Downs Light Railway

From Wikipedia, the free encyclopedia
Jump to: navigation, search
Downs Light Railway
Overview
Type Private
Locale The Downs School, Colwall, Herefordshire, England
Coordinates 52°05′14″N 2°21′10″W / 52.087310°N 2.352882°W / 52.087310; -2.352882Coordinates: 52°05′14″N 2°21′10″W / 52.087310°N 2.352882°W / 52.087310; -2.352882
Stations 1
Website www.dlrtrust.btck.co.uk
Operation
Opened 1925 (1925)
Owner Downs Light Railway Trust
Technical
Track length 0.75 mi (1.21 km)
Track gauge 9 12 in (241 mm)
Old gauge 7 14 in (184 mm)

The Downs Light Railway is the world's oldest private miniature railway,[citation needed] with a track gauge of 9 12 in (241 mm). The railway is located within the private grounds of The Downs School in Colwall, near the town of Malvern in the English Midlands. It is owned by the Downs Light Railway Trust.

The Downs Light Railway is one of only two railways to be operated by children, and the only one by those aged between 7 and 13 years, as an educational extra-curricular activity.

History[edit]

The railway was built and opened in 1925 under the guidance of Geoffrey Hoyland (Headmaster) as a 7 14 in (184 mm) gauge railway, for the principal purpose of education. The railway was regauged during the 1930s to the larger gauge of 9 12 in, to allow for new locos to be used on the line. After Geoffrey Hoyland fell ill and retired from the school, the railway deteriorated until it became unsafe to use by the late 1960s.

During the 1970s, restoration work began by former pupils of the school, most notably James Boyd. In 1983, the railway was handed over to the Downs Light Railway Trust, who became responsible for its ownership, preservation and operation.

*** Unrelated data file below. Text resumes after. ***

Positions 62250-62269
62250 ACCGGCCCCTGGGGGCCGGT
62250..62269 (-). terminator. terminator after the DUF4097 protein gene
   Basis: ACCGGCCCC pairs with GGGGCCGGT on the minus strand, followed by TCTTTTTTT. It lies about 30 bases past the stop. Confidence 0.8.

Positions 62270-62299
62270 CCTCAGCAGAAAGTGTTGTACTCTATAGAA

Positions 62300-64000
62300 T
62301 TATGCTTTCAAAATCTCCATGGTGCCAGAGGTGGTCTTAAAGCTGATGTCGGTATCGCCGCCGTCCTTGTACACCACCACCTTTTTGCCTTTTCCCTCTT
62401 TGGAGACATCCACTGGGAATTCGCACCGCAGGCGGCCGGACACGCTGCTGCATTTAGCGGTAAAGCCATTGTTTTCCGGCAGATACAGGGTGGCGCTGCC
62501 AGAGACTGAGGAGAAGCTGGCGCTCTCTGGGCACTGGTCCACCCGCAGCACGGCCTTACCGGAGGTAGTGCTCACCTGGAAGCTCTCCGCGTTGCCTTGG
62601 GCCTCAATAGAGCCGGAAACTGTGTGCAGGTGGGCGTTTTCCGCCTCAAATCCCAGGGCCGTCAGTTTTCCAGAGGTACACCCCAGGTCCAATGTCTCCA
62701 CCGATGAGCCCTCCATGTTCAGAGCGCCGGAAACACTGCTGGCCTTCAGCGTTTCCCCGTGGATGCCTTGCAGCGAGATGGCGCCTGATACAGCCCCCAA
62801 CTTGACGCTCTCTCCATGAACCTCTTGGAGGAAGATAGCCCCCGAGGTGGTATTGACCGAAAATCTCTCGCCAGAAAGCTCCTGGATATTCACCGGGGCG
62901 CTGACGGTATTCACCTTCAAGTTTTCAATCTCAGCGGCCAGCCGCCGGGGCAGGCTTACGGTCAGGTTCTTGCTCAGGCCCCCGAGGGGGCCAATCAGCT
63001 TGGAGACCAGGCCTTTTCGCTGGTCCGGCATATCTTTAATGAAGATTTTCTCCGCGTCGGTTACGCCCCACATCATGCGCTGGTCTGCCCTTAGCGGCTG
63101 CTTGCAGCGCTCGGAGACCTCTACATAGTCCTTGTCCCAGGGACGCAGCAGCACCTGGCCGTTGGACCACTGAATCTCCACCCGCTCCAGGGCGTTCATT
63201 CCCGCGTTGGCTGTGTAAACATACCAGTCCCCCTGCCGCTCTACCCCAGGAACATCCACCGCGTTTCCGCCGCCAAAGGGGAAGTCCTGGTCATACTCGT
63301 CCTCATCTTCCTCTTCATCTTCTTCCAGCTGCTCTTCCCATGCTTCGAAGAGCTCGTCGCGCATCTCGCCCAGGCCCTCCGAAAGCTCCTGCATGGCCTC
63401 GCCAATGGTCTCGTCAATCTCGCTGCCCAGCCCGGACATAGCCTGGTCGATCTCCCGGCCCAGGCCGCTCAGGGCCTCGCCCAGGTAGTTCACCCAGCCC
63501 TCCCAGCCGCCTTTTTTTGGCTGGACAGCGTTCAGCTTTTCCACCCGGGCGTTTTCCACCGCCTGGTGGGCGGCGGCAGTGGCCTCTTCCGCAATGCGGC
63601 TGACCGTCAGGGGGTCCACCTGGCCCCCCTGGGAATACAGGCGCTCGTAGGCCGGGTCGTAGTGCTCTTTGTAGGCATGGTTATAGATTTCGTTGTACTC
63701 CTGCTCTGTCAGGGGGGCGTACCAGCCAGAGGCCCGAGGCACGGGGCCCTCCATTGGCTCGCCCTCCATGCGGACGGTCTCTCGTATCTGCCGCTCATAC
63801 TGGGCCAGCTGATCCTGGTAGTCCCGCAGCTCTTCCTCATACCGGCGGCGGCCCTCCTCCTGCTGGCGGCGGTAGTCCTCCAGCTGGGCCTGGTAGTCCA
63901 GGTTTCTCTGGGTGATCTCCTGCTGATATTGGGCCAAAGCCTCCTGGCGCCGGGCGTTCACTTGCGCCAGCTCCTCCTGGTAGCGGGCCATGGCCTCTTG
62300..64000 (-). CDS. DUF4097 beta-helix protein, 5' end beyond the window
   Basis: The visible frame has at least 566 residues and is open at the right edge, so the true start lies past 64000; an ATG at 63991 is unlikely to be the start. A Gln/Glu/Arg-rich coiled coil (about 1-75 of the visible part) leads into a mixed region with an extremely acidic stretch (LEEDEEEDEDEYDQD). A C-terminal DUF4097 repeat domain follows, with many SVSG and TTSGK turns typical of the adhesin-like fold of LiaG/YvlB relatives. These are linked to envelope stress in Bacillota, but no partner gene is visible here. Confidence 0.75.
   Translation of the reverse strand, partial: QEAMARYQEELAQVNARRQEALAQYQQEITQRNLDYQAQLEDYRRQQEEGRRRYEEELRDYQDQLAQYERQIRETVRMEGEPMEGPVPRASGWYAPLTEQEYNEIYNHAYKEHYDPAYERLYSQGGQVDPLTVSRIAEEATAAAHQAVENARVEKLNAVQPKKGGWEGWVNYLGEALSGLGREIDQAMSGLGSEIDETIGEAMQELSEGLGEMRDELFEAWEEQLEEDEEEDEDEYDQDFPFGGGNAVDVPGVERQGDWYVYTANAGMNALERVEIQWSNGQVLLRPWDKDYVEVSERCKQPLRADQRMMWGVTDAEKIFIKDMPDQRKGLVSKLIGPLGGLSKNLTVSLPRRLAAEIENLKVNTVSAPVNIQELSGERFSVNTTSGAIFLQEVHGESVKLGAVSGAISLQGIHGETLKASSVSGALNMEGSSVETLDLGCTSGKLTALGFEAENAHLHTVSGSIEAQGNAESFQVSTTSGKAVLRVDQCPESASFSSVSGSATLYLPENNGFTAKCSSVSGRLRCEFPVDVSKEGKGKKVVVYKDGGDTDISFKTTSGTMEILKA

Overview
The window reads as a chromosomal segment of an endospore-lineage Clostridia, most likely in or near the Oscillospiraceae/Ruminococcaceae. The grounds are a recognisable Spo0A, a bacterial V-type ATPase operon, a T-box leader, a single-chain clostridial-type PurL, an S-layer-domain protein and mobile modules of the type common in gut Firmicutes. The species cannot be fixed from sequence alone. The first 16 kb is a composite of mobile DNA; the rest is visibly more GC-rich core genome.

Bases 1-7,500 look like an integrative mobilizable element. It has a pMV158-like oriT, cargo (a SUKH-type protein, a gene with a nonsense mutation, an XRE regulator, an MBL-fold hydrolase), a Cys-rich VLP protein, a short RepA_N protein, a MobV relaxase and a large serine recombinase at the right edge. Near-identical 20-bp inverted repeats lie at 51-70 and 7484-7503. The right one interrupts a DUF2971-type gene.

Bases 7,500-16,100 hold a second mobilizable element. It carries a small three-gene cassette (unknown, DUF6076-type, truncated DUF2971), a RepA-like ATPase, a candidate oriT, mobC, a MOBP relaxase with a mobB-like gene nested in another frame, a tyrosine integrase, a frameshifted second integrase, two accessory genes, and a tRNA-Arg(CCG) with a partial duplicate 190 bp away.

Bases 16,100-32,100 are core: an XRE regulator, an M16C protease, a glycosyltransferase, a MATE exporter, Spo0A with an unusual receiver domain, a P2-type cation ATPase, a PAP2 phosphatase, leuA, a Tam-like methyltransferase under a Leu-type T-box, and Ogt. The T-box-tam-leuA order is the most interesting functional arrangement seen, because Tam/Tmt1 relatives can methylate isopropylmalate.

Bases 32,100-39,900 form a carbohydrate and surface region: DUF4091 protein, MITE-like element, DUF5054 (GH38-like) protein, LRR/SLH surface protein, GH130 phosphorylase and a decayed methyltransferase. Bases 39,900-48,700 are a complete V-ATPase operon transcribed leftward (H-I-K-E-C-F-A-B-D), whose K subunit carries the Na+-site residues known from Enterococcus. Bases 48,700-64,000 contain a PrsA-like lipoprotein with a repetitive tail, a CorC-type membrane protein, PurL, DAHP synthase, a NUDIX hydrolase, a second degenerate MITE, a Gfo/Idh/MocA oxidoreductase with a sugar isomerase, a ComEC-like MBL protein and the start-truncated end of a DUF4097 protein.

Locomotives[edit]

  • Tubby 2-6-2 Tender (Steam): Arrived in 1924. One of the first 7 14 in (184 mm) gauge locomotives to utilise a narrow gauge outline. Design was by Henry Greenly using Parver / Bassett Lowke parts. The locomotive underwent two modifications; the first during the early 1930s, and the second in 1937 where it was re-gauged to 9 12 in (241 mm). The locomotive remained in service up to the 1980s, where it retired, and was dismantled.
  • Maud 2-6-0 Tender (Steam): Arrived in 1929. The locomotive was a scale model to Great Western Railway outline. Maud never wore its own nameplates; however, other than information retained by the School, its name is referred to in an edition of the Model Engineer. Locomotive sold during the late 1930s. Its present existence is not known, nor details of its subsequent ownership(s).
  • Ranmore 0-4-2 Tank (Steam): Arrived in 1937 to 9 12 in. Sold in 1942.
  • George 4-4-2 Tender (Steam): Built in 1939, it was bought in 1941 and remained in service up to 1986. The locomotive was sold in 1989 to the Cadbury family. The locomotive remained as a static display in the Downs School, until 2003 following a change of ownership. The locomotive underwent a complete rebuild and returned to the railway in 2006.
  • Brock 0-4-0 Tank/Tender (Steam): Built by David Curwen in 1973 for James Boyd. The locomotive was bequeathed to the Downs Light Railway Trust in 1995.
  • Tim 0-6-0 (Petrol-Hydraulic): Built by the Downs Light Railway Trust in 1984.
  • James Boyd 2-6-2 Tender (Steam): Built by John Milner in 1991 for the Downs Light Railway Trust. The locomotive re-used some parts from Tubby and arrived as Tubby II. The locomotive was officially named James Boyd in 1992.
  • Orion paid a visit on 24 April, 2005 for its first public steaming in many years, following its disappearance, rediscovery and restoration.[1]

External links[edit]

References[edit]

Notes[edit]

  1. ^ R.A.S. Hennessey & Mike G. Fell, "Orion, Darroch and the 'Alfreds'", Backtrack, May 2006.[1]

Bibliography[edit]

  • James Boyd, Don't Stand Up in the Tunnel, 75th Anniversary Edition, RailRomances, 2001.